The video took a few years to complete, a lengthy process Brown documented in a timelapse and that began with rotoscoping, or tracing, videos of Apple’s face while she sang. The New York City-based designer then animated each drawing frame-by-frame and set it to the track. “I tried working directly analog, but my timing wasn’t working well with the music. I had a digital version of the animation completed, then printed every frame out and traced it using brush and ink,” he says. “All in all, there are about 4,000 frames. Scanning alone took about 20 hours.”

Brown says plans are in the works to sell stills from the video to raise money for Seeding Sovereignty and Harlem Children’s Zone. You can follow the designer’s most recent projects, which include a plafyul series of alphabet animations, on his Tumblr, Traceloops.

 

 

 



Art Dance

Bronze Figures Explore Movement in Sculptures by Coderch & Malavia

January 5, 2021

Grace Ebert

“Clio’s Dream” (2020), bronze and blue patina. All images © Coderch & Malavia, shared with permission

At the center of Coderch & Malavia’s artistic practice is the beauty of the human figure and its various expressions. The Valencia-based duo works collaboratively to cast bronze sculptures that explore the nuances of the body through dance-like movements and distinct gestures. Natural details like golden branches and feathered wings embellish many of the heavily patinaed works, Coderch & Malavia share, to evoke themes from classic literature, theater, photography, cinema, and ballet. “The human being is three-dimensional,” they say. “Probably that is the main reason why we are attracted to sculpture. It is the closest artistic representation of ourselves.”

After a discussion on intentions for a new project, the pair generally works with a live model to help the sculpture take shape. “The complicated part is organizing and sharing the physical creation of the work itself because you need double discipline,” they say. “You must learn to trust your partner and be able to share your ideas and your work with him, and, above all, you must put your ego aside in order to stay equal to commit to the final result.”

Get a glimpse into Coderch & Malavia’s process on their site and Instagram, where you can also follow their upcoming exhibitions.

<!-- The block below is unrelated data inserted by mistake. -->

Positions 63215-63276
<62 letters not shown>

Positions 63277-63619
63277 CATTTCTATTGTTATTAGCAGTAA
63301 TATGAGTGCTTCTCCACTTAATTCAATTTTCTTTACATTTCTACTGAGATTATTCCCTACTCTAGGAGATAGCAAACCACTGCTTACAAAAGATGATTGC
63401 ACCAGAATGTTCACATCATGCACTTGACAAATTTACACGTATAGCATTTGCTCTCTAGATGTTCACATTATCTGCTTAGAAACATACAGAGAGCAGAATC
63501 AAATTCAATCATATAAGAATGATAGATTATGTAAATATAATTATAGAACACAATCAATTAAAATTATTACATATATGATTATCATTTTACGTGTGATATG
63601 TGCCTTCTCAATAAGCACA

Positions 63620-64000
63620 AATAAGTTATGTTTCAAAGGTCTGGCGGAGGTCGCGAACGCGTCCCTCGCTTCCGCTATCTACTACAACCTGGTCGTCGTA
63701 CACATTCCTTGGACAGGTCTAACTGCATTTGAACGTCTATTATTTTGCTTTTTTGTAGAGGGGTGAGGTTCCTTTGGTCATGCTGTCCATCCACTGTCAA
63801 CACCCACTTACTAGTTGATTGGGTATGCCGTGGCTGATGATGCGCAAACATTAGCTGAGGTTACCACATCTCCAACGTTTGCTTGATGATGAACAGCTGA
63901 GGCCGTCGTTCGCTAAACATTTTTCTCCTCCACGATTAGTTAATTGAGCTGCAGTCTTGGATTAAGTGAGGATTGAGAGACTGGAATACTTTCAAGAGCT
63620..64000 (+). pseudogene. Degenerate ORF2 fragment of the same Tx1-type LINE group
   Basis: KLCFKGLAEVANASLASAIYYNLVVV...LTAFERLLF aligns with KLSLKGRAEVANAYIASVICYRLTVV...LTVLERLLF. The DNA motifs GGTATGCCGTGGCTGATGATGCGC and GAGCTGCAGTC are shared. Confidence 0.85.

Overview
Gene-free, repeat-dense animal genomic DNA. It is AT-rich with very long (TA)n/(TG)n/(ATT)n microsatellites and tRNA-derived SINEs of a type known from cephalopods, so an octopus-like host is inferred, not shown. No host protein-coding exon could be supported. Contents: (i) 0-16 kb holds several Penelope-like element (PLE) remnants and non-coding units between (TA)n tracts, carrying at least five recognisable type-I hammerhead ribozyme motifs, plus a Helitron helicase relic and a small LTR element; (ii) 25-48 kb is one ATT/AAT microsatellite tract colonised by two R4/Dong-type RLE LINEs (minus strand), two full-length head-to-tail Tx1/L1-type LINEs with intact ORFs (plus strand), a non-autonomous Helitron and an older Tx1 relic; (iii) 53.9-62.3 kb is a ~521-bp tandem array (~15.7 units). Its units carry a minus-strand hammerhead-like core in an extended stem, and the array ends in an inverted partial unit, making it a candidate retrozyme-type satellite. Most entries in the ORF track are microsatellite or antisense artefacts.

Detail of “Clio’s Dream” (2020), bronze and blue patina

Detail of “Haiku” (2019), bronze

Detail of “Haiku” (2019), bronze

“Moonlight Shadow” (2019), bronze, 80 centimeters

“Odette” (2018), bronze, 68 centimeters

Detail of “Moonlight Shadow” (2019), bronze, 80 centimeters

Detail of “Odette” (2018), bronze, 68 centimeters

“Haiku” (2019), bronze

 

 



Art

Sweeping Gestures of Negative Space and Typography Complete Bronze Works by Jesús Curiá

December 7, 2020

Grace Ebert

“Uve” (2020), bronze, 17 7/10 × 15 2/5 × 9 1/10 inches

The bronze sculptures of Spanish artist Jesús Curiá are intentionally ambiguous. Evoking ancient relics, the patina-covered works denote no explicit gender or ethnicity. Instead, the sculptures center on nondescript figures severed by an abstract element or negative space. Whether signaling to another, marching downstairs, or grasping a skirted gown, the slim personas are often in motion. These decontextualized movements offer a glimpse into the modern condition as they fuse the most surreal aspects of experience with the real.

Dive into Curiá’s process, which includes a precise application of acid and fire, in this studio visit, and explore more of his evocative sculptures on Artsy.

 

“Nuntius” (2018), bronze and steel, 67 × 16 × 12 inches

“Sin Fin III/4” (ca. 2016), bronze and steel, 23 3/5 × 10 1/5 × 11 4/5 inches

Left: “Milenium III” (2020), bronze, 42 1/10 × 26 × 6 3/10 inches. Right: “Aire IV” (2013), bronze and iron, 18 9/10 × 7 9/10 × 5 1/2 inches

“Downstair,” bronze and iron, 34½  x 31½ x 8¾ inches

“Cuatro” (2019), bronze, 19 3/10 × 11 2/5 × 4 7/10 inches

“Decisión” (2011) bronze and iron